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Working in a bubble: What it is and how to deal with it




When it is impossible to disconnect from work, conditions are created that contribute to stress, anxiety, and depression. Discover some strategies to deal with this.

consider the following phrase: “Home, office, bedroom, and work: where does the day begin and end?”. This phrase is about (and condemns) periods of time without boundaries, to activities that merge with a space previously limited to certain functions. This is how the syndrome of working in a bubble arises; when you cannot draw a line between your private life and your work life, when you are constantly connected to your job.

Of course, there may be some advantages to this situation, but at the same time, it is not without consequences. Especially in terms of health. Let’s look at what it is and what strategies we can adopt to strike a balance.

What does it mean to work in a bubble?

Working in a bubble refers to the difficulties employees have in disconnecting from their work obligations .

This is not really new, but it has been amplified by the pandemic. Remote work and merging with the offline and online worlds or blurring the boundaries between them are the prerequisites for this situation. Some signs that show you are working in a bubble are the following:

  • Lost interest in anything that isn’t working.
  • Obsessive addiction or control of the mobile phone, e-mail, and notifications.
  • Excessive use of technology and the Internet. The person may experience intense discomfort when apps crash or wifi disconnects.
  • Sleep and appetite disorders.
  • Mood disorders: stress, anxiety, nervousness.
  • Depletion in topics of conversation, because everything begins and ends at work.

How do you get out of the bubble?

From the symptoms described above, one can expect them to create consequences in all areas of life. We are not only talking about lower performance and creativity at work because we never rest but also interference with self-care and social relationships.

Of course, daily stress can also lead to problems of greater complexity, such as depression and anxiety disorders. Therefore, here are some recommendations to keep in mind to deal with bubble worker syndrome.

Make a limited list of tasks

List the duties to be performed during the day. This helps you have a clear picture of what you have to solve, prioritize its importance and avoid working more than you should.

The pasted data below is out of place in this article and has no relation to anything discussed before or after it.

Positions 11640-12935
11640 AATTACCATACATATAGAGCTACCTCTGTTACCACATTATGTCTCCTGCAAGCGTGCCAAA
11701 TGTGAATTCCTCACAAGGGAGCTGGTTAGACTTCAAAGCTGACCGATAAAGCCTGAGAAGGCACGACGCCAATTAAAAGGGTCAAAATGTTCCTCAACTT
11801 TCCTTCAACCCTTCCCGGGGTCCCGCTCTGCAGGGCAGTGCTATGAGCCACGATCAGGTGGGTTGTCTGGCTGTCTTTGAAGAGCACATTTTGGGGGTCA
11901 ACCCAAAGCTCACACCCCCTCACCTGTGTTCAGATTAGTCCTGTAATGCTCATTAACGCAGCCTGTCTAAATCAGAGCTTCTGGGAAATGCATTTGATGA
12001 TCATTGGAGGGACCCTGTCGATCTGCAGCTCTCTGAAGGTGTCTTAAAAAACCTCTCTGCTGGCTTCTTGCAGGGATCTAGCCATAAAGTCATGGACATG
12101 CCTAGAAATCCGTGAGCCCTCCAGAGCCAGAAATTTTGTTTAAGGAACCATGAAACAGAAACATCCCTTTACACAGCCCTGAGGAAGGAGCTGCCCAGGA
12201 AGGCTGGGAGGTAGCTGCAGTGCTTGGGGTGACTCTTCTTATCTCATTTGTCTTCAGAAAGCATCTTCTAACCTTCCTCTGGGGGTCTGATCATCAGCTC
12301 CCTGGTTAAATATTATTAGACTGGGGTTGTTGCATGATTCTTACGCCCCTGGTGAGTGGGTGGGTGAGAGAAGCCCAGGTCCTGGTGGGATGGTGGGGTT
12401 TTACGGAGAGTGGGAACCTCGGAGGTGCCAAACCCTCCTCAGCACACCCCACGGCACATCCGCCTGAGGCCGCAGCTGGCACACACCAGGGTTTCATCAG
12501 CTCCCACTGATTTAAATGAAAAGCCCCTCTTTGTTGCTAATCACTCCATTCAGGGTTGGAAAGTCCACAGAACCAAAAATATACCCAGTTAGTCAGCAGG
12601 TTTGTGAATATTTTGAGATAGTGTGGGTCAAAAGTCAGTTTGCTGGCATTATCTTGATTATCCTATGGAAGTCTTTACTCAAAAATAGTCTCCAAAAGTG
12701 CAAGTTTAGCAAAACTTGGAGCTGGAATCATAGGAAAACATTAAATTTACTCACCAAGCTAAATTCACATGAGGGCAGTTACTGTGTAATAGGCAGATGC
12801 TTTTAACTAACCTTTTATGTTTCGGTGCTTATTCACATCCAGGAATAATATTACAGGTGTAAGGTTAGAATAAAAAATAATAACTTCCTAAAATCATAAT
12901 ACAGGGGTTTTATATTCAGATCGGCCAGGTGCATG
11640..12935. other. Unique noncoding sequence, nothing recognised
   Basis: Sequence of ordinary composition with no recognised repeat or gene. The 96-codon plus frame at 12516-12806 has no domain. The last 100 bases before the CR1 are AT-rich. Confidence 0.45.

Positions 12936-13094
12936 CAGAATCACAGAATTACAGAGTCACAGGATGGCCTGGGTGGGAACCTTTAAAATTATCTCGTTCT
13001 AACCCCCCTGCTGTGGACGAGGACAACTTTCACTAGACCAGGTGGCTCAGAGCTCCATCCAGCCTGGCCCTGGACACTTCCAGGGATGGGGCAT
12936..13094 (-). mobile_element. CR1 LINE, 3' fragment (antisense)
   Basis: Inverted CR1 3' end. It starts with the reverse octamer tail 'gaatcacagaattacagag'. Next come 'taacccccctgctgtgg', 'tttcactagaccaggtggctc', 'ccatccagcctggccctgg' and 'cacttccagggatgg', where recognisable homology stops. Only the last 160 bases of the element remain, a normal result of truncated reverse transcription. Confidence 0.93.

Book some time for physical activity

If you find it hard to keep up with exercise, or if you usually skip it altogether, try to find someone else to exercise with. In this way, it becomes more difficult to back out or come up with excuses .

Get out of the house

Maybe you’re not particularly interested in being outdoors, but it’s a way to avoid the temptation to sit in front of the computer. It is good to do activities without having your mobile with you. For example, go for a walk in the park and leave your mobile phone at home.

Take breaks during the working day

You can use them to stretch your body, listen to a song, close your eyes and breathe. Find something that makes you feel good and take a few minutes to do it.

Practice saying “no”

Both with yourself and with other people. Even if you are passionate about your work, you must also be able to set a limit.

You don’t have to solve everything today; it’s probably also fine to leave one or another email unanswered until tomorrow. It’s also a good idea to state the hours you are available for work and make sure to stick to them.

Create a pleasant working environment

It promotes a more positive atmosphere if you are a team leader or manager. Taking care of your employees is also a way of taking care of yourself.

If everyone keeps a compulsive pace without breaks, the stress will increase. Therefore, it is important, even if people work remotely, to ensure that there are spaces for informal socializing, taking time to joke, to have a relaxed atmosphere at work

The challenge is to stop working in a bubble and find balance

Life is like juggling balls: in order to keep it going and succeed, we must try to keep all the colored balls in balance, and not give more attention to one than to another. This metaphor gives us a perspective on the different spaces where our activities take place; work and professional development, relationships, self-care and health, friendship, and relationships.

When we put too much emphasis on one of these balls, we neglect the others and risk losing them. And when it sometimes happens that we drop them, so even if they don’t break, they get a little damage.

Therefore, we should try to reserve time and space for each of the things, activities, and people that interest us. Take care of them, enjoy them, and connect with them. We must understand that although work is a significant part of our lives, it is not our whole life.

Finally, as part of a society, we also have a role to uphold. We need to stop rewarding 24/7 availability.

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